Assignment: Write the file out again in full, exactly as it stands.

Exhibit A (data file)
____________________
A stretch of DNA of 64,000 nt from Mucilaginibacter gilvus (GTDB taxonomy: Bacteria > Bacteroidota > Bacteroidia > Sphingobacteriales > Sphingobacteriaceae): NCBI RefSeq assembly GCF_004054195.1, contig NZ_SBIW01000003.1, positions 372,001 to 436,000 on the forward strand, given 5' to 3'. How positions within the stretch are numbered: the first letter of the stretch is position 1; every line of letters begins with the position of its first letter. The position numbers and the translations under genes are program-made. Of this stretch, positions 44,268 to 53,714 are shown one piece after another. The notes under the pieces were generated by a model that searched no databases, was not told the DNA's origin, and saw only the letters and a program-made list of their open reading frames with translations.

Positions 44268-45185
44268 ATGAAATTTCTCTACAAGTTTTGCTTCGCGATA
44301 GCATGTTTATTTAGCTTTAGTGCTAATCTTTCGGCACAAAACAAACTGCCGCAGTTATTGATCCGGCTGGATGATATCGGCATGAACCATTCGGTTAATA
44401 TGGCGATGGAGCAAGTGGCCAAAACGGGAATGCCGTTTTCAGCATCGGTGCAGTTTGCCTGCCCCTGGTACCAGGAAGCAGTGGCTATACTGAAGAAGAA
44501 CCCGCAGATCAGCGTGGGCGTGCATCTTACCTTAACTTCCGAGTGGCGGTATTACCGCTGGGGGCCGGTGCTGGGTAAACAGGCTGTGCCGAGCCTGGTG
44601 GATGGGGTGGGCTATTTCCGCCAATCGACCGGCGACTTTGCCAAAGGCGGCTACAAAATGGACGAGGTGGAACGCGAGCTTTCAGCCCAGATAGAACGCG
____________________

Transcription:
A stretch of DNA of 64,000 nt from Mucilaginibacter gilvus (GTDB taxonomy: Bacteria > Bacteroidota > Bacteroidia > Sphingobacteriales > Sphingobacteriaceae): NCBI RefSeq assembly GCF_004054195.1, contig NZ_SBIW01000003.1, positions 372,001 to 436,000 on the forward strand, given 5' to 3'. How positions within the stretch are numbered: the first letter of the stretch is position 1; every line of letters begins with the position of its first letter. The position numbers and the translations under genes are program-made. Of this stretch, positions 44,268 to 53,714 are shown one piece after another. The notes under the pieces were generated by a model that searched no databases, was not told the DNA's origin, and saw only the letters and a program-made list of their open reading frames with translations.

Positions 44268-45185
44268 ATGAAATTTCTCTACAAGTTTTGCTTCGCGATA
44301 GCATGTTTATTTAGCTTTAGTGCTAATCTTTCGGCACAAAACAAACTGCCGCAGTTATTGATCCGGCTGGATGATATCGGCATGAACCATTCGGTTAATA
44401 TGGCGATGGAGCAAGTGGCCAAAACGGGAATGCCGTTTTCAGCATCGGTGCAGTTTGCCTGCCCCTGGTACCAGGAAGCAGTGGCTATACTGAAGAAGAA
44501 CCCGCAGATCAGCGTGGGCGTGCATCTTACCTTAACTTCCGAGTGGCGGTATTACCGCTGGGGGCCGGTGCTGGGTAAACAGGCTGTGCCGAGCCTGGTG
44601 GATGGGGTGGGCTATTTCCGCCAATCGACCGGCGACTTTGCCAAAGGCGGCTACAAAATGGACGAGGTGGAACGCGAGCTTTCAGCCCAGATAGAACGCG